He and others have couched the deal purely in terms of pragmatism and say it is in no way indicative that they support the objectives and policies of One Nation. This may have been a pragmatic deal, but the second part of this argument is dangerously misguided. Make no mistake: this preference deal will have the effect of legitimising One Nation. It will have the effect of legitimising everything that One Nation stands for, including its dangerous brand of Islamophobia and xenophobia, and it sets a very dangerous precedent.
Political pundits have questioned whether the deal will have any beneficial effect for the Liberals in WA and that it may actually be aimed at testing the waters for upcoming elections here in Victoria, in Queensland and at the federal level. Either that or they have just made a very stupid decision, which should not be ruled out.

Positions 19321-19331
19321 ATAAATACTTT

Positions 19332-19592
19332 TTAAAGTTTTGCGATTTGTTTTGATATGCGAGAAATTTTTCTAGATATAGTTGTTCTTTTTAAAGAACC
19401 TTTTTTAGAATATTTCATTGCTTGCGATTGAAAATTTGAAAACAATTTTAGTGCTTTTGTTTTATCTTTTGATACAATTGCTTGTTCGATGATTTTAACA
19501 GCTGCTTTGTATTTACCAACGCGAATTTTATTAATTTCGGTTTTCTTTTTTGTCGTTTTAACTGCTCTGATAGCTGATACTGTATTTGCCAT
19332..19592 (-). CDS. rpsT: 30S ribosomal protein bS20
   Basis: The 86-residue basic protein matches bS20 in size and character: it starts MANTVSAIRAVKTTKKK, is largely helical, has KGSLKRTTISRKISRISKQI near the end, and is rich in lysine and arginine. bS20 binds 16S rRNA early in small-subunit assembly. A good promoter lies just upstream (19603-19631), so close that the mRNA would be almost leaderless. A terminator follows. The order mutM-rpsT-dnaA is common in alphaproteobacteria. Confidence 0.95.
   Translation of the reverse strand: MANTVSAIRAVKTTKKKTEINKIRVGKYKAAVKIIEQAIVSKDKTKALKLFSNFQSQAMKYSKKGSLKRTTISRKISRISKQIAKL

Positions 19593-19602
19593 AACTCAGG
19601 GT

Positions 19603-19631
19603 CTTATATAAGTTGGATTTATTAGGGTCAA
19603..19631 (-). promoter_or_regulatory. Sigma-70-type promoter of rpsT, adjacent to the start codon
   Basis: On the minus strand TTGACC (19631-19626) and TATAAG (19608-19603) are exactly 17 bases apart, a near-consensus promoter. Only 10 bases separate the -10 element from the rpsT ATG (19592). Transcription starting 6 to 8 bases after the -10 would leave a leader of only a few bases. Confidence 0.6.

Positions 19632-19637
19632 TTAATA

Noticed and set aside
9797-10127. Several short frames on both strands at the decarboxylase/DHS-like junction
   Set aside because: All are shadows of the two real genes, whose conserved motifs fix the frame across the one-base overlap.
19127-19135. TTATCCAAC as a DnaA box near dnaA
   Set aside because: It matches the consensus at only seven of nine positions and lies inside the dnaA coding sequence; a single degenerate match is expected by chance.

Based on this trend, we fear that the coalition here in Victoria could follow suit and abandon their traditional support for multiculturalism. This may be evidenced by what the Victorian Leader of the Opposition has put on the public record in recent months. Mr Guy has taken aim at migrant youth, claiming that crime is out of control in Victoria, advocating the deportation of migrant youth involved in crime. He seems determined that his position will not be influenced by facts. Victorian crime statistics show the vast majority of youth crime is being committed by children born in Australia and that the majority of youth gang activity involves Caucasian youths.